At least 40 lives have been lost in the past few days, according to news reports.
On Sunday, fighting reportedly flared on the island of Haruku, some 1,600 miles east of the Indonesian capital of Jakarta, when a Muslim mob attacked and burned a church, according to a local military official.
Some 600 Christians refugees fled to Bali Friday from the island of Lombok, fearful of a revival of religious violence in the wake of a three-day rampage against Christians that left five people dead.
The attack on Christians followed Muslim protests on the island demanding the Indonesian government put a stop to fighting between Christians and Muslims on the country's eastern Maluku and North Maluku provinces, also known as the Spice Islands. About 2,000 people have died there in in the past year.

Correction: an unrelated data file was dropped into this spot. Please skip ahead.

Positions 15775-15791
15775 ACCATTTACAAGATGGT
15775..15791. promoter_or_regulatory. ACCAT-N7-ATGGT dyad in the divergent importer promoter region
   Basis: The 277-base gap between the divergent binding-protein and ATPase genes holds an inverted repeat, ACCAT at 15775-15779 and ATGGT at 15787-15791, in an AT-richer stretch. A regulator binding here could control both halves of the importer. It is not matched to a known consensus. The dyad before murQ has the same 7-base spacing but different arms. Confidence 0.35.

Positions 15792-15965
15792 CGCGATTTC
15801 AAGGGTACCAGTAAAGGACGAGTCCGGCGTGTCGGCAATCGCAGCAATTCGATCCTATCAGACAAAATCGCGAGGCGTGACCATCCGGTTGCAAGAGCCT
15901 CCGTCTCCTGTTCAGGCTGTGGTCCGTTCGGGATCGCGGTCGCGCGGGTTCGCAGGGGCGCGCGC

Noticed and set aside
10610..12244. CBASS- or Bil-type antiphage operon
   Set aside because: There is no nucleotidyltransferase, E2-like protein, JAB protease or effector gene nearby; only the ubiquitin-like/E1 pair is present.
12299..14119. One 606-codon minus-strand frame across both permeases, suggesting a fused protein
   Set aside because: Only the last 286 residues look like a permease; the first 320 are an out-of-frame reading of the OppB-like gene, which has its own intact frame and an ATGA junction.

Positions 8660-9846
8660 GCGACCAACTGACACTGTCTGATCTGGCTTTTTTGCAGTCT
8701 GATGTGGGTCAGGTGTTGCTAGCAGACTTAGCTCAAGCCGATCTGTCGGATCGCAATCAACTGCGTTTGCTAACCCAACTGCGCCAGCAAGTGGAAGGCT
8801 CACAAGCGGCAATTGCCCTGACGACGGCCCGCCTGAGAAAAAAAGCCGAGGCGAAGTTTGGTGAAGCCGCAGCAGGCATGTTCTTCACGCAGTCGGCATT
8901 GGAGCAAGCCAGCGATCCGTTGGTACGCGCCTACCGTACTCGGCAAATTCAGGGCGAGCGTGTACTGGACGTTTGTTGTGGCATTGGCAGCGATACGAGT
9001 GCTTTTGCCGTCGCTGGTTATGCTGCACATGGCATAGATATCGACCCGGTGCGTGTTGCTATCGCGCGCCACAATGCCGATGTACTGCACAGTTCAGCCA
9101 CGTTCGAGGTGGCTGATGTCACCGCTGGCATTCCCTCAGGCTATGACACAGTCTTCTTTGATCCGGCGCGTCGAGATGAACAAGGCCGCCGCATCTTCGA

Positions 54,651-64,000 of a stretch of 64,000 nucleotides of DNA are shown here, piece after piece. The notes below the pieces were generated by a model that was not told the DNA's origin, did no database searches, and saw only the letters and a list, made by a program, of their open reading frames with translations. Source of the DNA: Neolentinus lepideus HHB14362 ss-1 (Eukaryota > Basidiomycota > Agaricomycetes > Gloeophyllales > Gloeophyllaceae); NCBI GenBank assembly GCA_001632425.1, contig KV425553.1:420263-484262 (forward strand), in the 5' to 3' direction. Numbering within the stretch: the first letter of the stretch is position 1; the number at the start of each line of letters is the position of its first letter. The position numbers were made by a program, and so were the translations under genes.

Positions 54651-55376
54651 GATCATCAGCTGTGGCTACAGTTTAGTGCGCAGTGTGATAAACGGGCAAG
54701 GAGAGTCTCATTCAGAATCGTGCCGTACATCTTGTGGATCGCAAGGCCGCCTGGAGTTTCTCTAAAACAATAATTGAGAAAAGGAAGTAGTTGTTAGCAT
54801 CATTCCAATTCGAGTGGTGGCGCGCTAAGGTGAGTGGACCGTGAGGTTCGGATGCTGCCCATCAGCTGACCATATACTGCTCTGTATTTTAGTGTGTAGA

Christians once held a small majority in the islands, but an influx of Muslims from other parts of Indonesia changed the area's religious makeup.
During the three-day rampage on the tourist island of Lombok, Christian churches were burned and their homes and businesses attacked by Muslims, according to the Associated Press. The havoc led to the evacuation of hundreds of tourists from the island's resorts.
Seventeen people were hospitalized, victims of riot police.
Anti-Christian protests were also under way in Ambon, Maluku's capital, where protesters demanded the resignation of local military chief Brig. Gen. Max Tamaela. Protesters claimed Tamaela, a Christian, is anti-Muslim.
Indonesian President Abdurrahman Wahid announced earlier this month his intention to replace both Tamaela and the region's Muslim governor, both of whom were perceived as biased in favor of their own faiths, but he has not set a date for the replacement.
Indonesia, a sprawling Southeast Asia island nation, is the world's most populous Muslim nation. Christians comprise a small minority. Over the past year, the inter-religious violence has spread from the Maluku Islands to other parts of Indonesia.